In order to understand the "Wal-Mart Problem" the environment that gave impetus to such a corporate behemoth must be analyzed. What were the main factors leading to Wal-Mart's rise to domestic corporate dominance and what, if anything, can the organization do to remove the stigma attached to its organization. The roots of Wal-Mart's growth can be traced to the economic recessionary period of the 1970's. As individual income and personal spending declined, customers were looking for retail outlets that sold consumer products at lower prices. Sears was the largest retailer in the nation, however due to the sluggish environment they attempted to cater to lower and middle class families. This altercation in the business model, lead to an increase in overhead.

Wal-Mart's philosophy was to compete for the same group of consumers, however their prices would be significantly lower and their overhead would be reduced beyond that of the competitions. As a result, Wal-Mart would be ascertaining the same customer base but would be able to offer comparable products at lower prices. As Wal-Mart grew in size, the company began to diversify its business model. Wal-Mart recognized that as consumers began to search for low cost products, consumers began to travel to the more rural areas and suburbs-getting away from the urban centers that many larger retailers had target. As a result of this demographic shift, Wal-Mart began to integrate their stores into the more rural and suburban area. This integration has ultimately lead to the negative impression and attitude many individuals have toward Wal-Mart. But is Wal-Mart totally to blame or is the company simply mastering the art of Capitalistic business models? The next section will analyze, Wal-Mart more in depth, its present situation and the factors associated with the negative attitudes and what Wal-Mart can do to rectify this scenario.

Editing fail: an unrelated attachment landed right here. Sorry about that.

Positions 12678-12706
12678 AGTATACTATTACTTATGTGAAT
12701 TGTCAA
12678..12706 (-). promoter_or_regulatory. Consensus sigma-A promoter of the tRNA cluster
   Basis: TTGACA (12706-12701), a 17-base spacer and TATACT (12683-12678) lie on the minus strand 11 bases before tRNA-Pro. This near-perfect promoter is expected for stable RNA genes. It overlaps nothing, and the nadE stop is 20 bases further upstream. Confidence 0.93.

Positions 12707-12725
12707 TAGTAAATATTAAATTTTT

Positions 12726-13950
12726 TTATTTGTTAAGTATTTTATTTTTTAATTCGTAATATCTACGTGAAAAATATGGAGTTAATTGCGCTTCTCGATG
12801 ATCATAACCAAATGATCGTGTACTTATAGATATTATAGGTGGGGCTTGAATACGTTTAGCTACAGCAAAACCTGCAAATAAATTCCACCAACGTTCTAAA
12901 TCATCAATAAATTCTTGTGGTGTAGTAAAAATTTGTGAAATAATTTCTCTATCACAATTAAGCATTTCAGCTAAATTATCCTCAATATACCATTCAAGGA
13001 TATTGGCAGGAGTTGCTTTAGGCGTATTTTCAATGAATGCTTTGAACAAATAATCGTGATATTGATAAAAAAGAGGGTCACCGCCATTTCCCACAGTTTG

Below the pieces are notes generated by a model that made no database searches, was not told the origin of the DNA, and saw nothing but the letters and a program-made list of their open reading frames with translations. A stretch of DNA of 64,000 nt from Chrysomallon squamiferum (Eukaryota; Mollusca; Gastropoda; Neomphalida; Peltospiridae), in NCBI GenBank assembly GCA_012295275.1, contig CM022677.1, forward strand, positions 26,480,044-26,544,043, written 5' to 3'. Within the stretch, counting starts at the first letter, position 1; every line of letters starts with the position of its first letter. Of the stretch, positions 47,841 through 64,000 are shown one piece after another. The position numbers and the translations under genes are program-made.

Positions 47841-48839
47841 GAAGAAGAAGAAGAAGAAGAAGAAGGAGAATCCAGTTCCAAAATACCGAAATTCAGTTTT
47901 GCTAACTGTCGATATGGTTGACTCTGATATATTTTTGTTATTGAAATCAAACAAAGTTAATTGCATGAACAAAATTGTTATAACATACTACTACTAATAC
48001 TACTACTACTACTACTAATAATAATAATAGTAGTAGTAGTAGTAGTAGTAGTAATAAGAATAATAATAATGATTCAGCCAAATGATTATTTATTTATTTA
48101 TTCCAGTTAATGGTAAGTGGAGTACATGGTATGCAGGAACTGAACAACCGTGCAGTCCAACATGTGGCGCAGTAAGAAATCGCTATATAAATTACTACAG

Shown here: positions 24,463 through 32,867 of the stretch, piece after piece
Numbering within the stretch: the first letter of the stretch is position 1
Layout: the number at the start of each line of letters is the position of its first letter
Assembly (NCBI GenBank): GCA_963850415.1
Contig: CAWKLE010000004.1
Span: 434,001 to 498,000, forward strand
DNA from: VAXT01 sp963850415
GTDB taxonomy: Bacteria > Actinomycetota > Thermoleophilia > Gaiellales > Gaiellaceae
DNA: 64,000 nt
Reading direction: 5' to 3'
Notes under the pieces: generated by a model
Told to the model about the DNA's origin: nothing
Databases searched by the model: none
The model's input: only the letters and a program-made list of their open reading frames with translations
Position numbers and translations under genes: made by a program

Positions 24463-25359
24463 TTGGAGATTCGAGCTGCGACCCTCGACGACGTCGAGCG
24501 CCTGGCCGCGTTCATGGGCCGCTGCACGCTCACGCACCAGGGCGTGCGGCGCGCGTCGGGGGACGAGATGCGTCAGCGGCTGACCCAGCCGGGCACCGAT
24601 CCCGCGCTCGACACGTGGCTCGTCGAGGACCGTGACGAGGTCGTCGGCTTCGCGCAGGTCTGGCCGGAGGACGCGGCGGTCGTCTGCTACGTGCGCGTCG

Analysis of the Situation

Accurate analysis of Wal-Mart from a financial, business cycle and strategic platforms must be conducted to arrive at an accurate explanation of the internal workings of Wal-Mart in order to completely understand the position Wal-Mart finds itself in. Wal-Mart's product lines range across the entire spectrum of consumer products. It is this diversification of the overall business model that enables Wal-Mart to compete in a variety of market sectors. In addition to this diversification, the goals of management, strategies and overall mission are powerful elements that make up the Wal-Mart model.